Graphs over Time: Densification Laws, Shrinking Diameters and Possible Explanations
, 2005
"... How do real graphs evolve over time? What are “normal” growth patterns in social, technological, and information networks? Many studies have discovered patterns in static graphs, identifying properties in a single snapshot of a large network, or in a very small number of snapshots; these include hea ..."
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Cited by 541 (48 self)
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increase slowly as a function of the number of nodes (like O(log n) orO(log(log n)). Existing graph generation models do not exhibit these types of behavior, even at a qualitative level. We provide a new graph generator, based on a “forest fire” spreading process, that has a simple, intuitive justification
Learning in graphical models
 STATISTICAL SCIENCE
, 2004
"... Statistical applications in fields such as bioinformatics, information retrieval, speech processing, image processing and communications often involve largescale models in which thousands or millions of random variables are linked in complex ways. Graphical models provide a general methodology for ..."
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Cited by 806 (10 self)
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Statistical applications in fields such as bioinformatics, information retrieval, speech processing, image processing and communications often involve largescale models in which thousands or millions of random variables are linked in complex ways. Graphical models provide a general methodology
Compositional Model Checking
, 1999
"... We describe a method for reducing the complexity of temporal logic model checking in systems composed of many parallel processes. The goal is to check properties of the components of a system and then deduce global properties from these local properties. The main difficulty with this type of approac ..."
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Cited by 3252 (70 self)
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of approach is that local properties are often not preserved at the global level. We present a general framework for using additional interface processes to model the environment for a component. These interface processes are typically much simpler than the full environment of the component. By composing a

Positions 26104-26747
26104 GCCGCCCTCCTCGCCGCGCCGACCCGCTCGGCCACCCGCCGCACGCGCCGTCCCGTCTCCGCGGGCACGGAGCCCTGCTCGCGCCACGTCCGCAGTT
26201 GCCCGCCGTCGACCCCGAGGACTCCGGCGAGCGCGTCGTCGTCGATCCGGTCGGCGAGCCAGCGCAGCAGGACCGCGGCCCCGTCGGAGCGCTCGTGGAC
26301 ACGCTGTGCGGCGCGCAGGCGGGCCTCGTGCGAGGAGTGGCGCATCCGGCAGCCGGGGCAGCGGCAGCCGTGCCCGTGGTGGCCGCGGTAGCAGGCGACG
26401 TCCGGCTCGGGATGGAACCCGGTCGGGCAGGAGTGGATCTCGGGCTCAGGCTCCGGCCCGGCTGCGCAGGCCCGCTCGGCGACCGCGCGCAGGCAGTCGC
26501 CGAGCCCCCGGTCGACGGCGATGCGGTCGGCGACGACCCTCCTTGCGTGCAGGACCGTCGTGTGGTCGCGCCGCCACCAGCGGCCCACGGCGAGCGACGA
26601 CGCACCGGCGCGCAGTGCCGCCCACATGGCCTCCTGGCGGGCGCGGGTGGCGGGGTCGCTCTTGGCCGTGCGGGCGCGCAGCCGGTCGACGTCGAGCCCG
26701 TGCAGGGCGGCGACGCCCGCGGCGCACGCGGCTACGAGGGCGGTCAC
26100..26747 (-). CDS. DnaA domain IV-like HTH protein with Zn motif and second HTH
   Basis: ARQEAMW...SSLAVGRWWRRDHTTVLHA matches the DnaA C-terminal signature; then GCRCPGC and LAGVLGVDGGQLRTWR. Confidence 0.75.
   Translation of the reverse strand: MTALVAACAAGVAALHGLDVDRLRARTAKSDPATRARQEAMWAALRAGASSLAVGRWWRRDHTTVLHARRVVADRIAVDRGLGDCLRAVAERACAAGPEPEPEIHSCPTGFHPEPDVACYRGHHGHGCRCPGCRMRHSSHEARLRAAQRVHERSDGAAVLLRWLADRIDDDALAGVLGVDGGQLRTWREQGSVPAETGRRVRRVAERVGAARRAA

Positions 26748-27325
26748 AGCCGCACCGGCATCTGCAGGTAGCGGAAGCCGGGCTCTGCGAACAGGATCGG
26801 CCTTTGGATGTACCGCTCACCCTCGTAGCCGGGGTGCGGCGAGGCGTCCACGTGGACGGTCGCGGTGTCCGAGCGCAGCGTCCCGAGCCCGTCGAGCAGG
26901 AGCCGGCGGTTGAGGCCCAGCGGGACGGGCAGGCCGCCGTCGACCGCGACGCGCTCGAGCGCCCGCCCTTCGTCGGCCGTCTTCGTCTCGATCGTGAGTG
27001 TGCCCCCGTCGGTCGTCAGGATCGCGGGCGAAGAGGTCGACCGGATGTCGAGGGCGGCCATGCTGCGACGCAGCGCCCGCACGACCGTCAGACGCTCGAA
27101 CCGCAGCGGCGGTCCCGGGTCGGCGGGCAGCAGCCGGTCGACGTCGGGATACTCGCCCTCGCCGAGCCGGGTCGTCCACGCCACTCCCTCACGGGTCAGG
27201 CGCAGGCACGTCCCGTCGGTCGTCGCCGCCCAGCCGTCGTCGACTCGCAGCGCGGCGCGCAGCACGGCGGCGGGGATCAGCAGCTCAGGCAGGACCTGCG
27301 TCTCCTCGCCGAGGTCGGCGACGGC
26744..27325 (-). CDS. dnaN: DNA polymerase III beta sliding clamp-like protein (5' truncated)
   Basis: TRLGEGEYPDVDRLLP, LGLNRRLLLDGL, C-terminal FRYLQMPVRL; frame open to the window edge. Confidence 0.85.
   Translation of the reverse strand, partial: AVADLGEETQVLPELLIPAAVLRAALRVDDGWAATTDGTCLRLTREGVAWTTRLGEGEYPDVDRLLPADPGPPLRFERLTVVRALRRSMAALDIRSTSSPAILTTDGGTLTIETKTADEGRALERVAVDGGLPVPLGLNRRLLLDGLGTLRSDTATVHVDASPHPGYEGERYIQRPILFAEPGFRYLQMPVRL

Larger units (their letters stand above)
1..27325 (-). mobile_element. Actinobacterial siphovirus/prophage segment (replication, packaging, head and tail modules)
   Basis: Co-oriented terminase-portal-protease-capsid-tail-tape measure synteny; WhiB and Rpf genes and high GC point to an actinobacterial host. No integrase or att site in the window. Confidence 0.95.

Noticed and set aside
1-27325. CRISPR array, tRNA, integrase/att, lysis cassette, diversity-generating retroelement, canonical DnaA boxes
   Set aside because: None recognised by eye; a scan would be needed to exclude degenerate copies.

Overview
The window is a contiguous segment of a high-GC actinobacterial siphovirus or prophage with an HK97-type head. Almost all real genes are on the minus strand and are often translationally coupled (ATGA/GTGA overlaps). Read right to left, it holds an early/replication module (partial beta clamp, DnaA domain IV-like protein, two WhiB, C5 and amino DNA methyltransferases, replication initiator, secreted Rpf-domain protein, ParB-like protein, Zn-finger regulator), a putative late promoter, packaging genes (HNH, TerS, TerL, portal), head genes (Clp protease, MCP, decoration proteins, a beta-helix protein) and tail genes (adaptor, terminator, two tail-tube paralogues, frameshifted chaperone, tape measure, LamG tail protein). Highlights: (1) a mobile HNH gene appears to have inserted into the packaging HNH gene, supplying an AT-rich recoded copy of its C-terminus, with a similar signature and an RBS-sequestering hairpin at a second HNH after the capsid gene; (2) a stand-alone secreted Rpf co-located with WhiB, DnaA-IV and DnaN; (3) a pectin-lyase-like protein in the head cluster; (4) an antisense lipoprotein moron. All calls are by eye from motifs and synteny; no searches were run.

Hierarchical Models of Object Recognition in Cortex
, 1999
"... The classical model of visual processing in cortex is a hierarchy of increasingly sophisticated representations, extending in a natural way the model of simple to complex cells of Hubel and Wiesel. Somewhat surprisingly, little quantitative modeling has been done in the last 15 years to explore th ..."
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Cited by 836 (84 self)
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The classical model of visual processing in cortex is a hierarchy of increasingly sophisticated representations, extending in a natural way the model of simple to complex cells of Hubel and Wiesel. Somewhat surprisingly, little quantitative modeling has been done in the last 15 years to explore
The process group approach to reliable distributed computing
 Communications of the ACM
, 1993
"... The difficulty of developing reliable distributed softwme is an impediment to applying distributed computing technology in many settings. Expeti _ with the Isis system suggests that a structured approach based on virtually synchronous _ groups yields systems that are substantially easier to develop, ..."
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Cited by 572 (19 self)
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, exploit sophisticated forms of cooperative computation, and achieve high reliability. This paper reviews six years of resemr,.hon Isis, describing the model, its impl_nentation challenges, and the types of applicatiom to which Isis has been appfied. 1 In oducfion One might expect the reliability of a